Neil
I am.

Catherine
OK. So in which part of the brain is there an area dedicated to remembering faces? Is it…
a) the temporal lobe?
b) the hypothalamus?
or c) the cerebellum?

Neil
Well, I have no idea. But I'll say a) the temporal lobe.

Catherine
OK and we'll find out whether you chose the correct answer later on in the show. But let's talk more about how our memories can play tricks on us. We tend to think of memory as being like a video recorder that we can replay and recall again and again as it originally occurred. But memory doesn't work like that. It's a reconstructive process.

Neil
A reconstructive process?

Catherine
Yes. We reconstruct - or rebuild - memories, and during this process, they may be distorted – or changed – for different reasons. Let's listen to Tim Valentine, retired professor of psychology at Goldsmith's College at the University of London, talking about this.

INSERT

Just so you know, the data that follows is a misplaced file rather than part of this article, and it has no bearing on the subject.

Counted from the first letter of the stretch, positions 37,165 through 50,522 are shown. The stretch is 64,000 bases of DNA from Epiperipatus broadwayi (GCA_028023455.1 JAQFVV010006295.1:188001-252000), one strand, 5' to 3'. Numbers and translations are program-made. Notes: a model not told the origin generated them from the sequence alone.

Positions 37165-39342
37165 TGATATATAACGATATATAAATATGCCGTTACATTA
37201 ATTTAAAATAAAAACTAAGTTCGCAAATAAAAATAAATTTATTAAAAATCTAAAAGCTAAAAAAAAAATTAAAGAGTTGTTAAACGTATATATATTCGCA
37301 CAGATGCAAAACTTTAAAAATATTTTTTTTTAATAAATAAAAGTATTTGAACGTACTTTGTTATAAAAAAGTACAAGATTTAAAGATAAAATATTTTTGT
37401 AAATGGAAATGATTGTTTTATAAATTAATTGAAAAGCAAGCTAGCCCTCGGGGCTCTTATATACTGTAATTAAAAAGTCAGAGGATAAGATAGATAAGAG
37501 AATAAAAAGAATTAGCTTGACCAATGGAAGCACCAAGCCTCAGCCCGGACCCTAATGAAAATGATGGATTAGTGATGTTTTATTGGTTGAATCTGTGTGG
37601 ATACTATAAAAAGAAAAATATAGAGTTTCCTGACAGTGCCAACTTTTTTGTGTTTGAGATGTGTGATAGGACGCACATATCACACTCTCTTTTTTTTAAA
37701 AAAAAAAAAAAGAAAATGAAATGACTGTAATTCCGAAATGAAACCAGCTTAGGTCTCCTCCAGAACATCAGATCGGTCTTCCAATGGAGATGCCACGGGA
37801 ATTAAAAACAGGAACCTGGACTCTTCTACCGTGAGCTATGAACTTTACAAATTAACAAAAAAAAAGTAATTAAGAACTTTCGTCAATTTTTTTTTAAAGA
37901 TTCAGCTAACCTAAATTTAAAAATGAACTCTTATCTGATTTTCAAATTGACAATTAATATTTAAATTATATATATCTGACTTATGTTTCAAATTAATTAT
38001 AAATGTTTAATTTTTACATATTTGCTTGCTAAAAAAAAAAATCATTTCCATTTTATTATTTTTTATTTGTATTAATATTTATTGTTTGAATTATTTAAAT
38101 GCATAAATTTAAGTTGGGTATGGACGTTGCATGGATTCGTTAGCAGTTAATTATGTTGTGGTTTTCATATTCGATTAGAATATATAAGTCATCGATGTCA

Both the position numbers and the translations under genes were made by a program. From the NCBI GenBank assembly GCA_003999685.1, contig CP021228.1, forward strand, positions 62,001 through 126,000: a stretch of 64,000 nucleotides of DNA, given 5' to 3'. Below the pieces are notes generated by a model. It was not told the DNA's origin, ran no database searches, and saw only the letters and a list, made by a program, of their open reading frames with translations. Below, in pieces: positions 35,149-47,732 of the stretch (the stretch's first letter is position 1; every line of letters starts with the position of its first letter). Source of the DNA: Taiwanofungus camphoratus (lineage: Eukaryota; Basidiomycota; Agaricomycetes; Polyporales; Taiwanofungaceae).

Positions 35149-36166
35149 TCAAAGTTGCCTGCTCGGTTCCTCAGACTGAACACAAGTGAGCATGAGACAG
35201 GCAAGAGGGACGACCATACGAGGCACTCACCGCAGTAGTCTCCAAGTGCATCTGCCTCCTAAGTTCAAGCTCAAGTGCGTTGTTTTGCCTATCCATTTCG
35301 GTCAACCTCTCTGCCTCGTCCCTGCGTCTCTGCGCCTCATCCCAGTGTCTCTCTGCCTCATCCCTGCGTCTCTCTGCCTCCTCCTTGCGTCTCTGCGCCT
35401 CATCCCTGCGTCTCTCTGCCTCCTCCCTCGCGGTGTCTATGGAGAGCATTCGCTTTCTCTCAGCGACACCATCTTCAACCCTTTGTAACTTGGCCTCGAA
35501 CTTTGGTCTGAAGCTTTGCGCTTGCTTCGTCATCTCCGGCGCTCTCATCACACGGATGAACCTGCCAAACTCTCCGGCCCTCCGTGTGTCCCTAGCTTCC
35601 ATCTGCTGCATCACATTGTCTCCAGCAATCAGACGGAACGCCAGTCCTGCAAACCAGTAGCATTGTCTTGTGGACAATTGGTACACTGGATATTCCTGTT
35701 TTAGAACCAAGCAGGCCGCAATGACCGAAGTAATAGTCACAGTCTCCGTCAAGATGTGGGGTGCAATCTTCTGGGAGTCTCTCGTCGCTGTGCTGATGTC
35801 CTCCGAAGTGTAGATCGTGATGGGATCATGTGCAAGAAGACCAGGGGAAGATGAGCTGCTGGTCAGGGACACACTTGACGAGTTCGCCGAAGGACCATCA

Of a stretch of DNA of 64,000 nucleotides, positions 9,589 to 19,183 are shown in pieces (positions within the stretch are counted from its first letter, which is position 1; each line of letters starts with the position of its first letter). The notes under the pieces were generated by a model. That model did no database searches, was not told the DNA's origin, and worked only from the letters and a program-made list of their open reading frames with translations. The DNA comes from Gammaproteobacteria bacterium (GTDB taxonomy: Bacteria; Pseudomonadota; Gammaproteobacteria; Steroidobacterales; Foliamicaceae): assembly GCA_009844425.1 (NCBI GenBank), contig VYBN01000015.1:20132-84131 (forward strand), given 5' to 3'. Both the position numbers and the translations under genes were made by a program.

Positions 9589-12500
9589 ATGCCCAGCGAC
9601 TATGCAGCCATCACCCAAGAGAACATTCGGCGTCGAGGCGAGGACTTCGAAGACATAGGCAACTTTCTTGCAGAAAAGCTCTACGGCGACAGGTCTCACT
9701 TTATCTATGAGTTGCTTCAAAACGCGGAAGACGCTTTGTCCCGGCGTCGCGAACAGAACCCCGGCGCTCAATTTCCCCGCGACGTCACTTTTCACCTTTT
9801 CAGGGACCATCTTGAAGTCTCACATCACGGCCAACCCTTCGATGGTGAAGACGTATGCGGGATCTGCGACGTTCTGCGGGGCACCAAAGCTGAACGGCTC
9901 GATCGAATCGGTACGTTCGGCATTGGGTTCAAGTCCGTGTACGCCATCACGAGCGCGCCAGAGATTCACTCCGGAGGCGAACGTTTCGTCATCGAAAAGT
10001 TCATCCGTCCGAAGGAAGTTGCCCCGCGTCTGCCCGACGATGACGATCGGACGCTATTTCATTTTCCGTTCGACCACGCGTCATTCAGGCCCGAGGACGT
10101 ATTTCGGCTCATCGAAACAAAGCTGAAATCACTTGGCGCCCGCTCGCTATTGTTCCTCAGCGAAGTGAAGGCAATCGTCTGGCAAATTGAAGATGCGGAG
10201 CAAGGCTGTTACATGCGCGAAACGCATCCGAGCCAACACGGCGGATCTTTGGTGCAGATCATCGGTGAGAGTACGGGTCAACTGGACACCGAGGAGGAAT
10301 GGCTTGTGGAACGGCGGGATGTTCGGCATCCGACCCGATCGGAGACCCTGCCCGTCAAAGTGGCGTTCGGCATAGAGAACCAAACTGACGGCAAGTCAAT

Tim Valentine, retired professor of psychology at Goldsmith's College, University of London
From all those TV dramas you've watched you'll be familiar with the forensic scenes of crimes officers wearing their paper suits and covering their shoes and their hair to make sure they don't introduce their DNA or physical traces onto the crime scene. So that in the same way anybody who has any interaction with a witness needs to make sure that they don't distort their memory.

Neil
So crime officers wear protective clothing at crime scenes so they don't contaminate it with their DNA.

Catherine
That's right. A crime scene is a place where a crime was committed. And contaminated means 'made impure through contact with an outside source'. So for example, if an officer touches something without gloves on, they introduce new information. And once this has happened, you can't get back to the original information.

حتما این پست را بخوانید   پادکست انگلیسی BBC - ریسک پذیری

Neil
Now, Tim Valentine says that when police officers talk to the witness of a crime, they might also introduce new information. And this could change the witness's memory of what happened.